Failure of COP15 is likely to result in “insufficient financing of low emissions projects” such as renewable energy and slow down the battle against global warming, Frost & Sullivan warns.
Some countries have already stated plans to further reduce their emissions; however, nearly all of these plans are contingent on reaching an international agreement. Japan pledged to cut 25% of its emissions below 1990 if an international agreement is reached at COP15. The EU countries committed to cut 20% with a gradual increase to 30% subject to an international accord. Pledges from the US and China are crucial for such an agreement, as their decisions will motivate other countries to commit to higher targets, the analyst says.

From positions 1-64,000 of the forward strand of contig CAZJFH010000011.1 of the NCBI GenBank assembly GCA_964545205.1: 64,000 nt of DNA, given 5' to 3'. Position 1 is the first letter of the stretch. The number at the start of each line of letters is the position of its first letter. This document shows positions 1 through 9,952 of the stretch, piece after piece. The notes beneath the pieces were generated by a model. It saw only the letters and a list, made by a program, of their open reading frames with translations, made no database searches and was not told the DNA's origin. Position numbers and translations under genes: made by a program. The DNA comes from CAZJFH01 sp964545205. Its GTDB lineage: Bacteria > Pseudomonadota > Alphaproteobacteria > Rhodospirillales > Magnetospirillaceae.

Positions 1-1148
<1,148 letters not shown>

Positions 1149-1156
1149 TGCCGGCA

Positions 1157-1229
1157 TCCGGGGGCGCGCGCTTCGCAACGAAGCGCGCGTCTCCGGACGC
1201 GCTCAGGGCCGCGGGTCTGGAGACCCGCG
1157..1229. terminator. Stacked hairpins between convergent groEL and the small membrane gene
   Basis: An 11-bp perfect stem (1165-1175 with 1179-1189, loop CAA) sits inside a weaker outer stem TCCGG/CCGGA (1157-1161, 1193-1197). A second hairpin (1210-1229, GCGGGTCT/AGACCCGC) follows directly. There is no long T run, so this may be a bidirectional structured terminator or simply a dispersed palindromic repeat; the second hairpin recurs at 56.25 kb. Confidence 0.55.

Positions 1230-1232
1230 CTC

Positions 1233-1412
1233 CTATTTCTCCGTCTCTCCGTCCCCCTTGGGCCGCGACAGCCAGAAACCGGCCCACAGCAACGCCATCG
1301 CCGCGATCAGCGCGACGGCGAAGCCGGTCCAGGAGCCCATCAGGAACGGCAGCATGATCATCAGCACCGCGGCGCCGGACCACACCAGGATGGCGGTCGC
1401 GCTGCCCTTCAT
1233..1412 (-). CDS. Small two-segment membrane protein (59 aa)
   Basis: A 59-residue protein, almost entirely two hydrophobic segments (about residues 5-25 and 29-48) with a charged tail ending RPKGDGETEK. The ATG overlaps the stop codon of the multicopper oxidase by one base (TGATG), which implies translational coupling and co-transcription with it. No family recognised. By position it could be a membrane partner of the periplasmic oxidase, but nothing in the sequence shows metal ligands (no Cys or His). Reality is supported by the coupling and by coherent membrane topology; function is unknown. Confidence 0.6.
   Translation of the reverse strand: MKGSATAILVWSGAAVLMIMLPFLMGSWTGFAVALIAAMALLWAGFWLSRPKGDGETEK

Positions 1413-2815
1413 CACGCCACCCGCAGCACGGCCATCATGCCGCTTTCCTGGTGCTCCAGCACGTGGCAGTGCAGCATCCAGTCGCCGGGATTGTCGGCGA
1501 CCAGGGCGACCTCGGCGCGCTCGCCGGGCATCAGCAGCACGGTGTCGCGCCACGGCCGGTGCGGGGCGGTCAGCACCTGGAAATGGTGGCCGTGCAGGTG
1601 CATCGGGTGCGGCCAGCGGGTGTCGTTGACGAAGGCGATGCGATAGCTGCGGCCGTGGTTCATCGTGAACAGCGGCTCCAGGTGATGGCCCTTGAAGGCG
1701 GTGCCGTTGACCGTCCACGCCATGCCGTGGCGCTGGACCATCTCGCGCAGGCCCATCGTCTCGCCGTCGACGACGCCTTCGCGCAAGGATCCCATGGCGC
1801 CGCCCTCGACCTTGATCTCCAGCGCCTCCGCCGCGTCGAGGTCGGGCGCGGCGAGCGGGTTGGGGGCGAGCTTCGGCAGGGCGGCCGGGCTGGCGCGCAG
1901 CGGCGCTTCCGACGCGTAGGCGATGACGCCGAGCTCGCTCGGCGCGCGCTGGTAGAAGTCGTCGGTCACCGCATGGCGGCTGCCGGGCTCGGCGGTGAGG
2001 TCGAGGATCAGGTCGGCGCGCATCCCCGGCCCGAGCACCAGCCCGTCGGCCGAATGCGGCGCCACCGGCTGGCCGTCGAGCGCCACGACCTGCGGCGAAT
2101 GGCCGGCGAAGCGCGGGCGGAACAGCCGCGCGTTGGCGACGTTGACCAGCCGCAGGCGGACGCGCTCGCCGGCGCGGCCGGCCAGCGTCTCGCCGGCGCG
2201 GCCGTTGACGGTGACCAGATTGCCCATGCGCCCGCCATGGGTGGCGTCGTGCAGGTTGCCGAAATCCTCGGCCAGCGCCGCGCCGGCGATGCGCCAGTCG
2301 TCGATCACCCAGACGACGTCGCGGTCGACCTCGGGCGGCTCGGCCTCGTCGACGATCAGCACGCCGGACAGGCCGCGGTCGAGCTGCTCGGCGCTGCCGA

Last week the US announced its intention to cut emissions by 17% below 2005 – a mere 3% reduction from 1990 levels. Shortly after this, China announced its plan to cut emissions by 40-45% below 2005, meaning that China's emissions will still grow along with the country's economic development
"The commitments made by the world leaders in Copenhagen will define the future climate change policy as well as offer more certainty to the private sector over their present and future investments," says Frost & Sullivan Renewable Energy Analyst Zeinegul Hassan.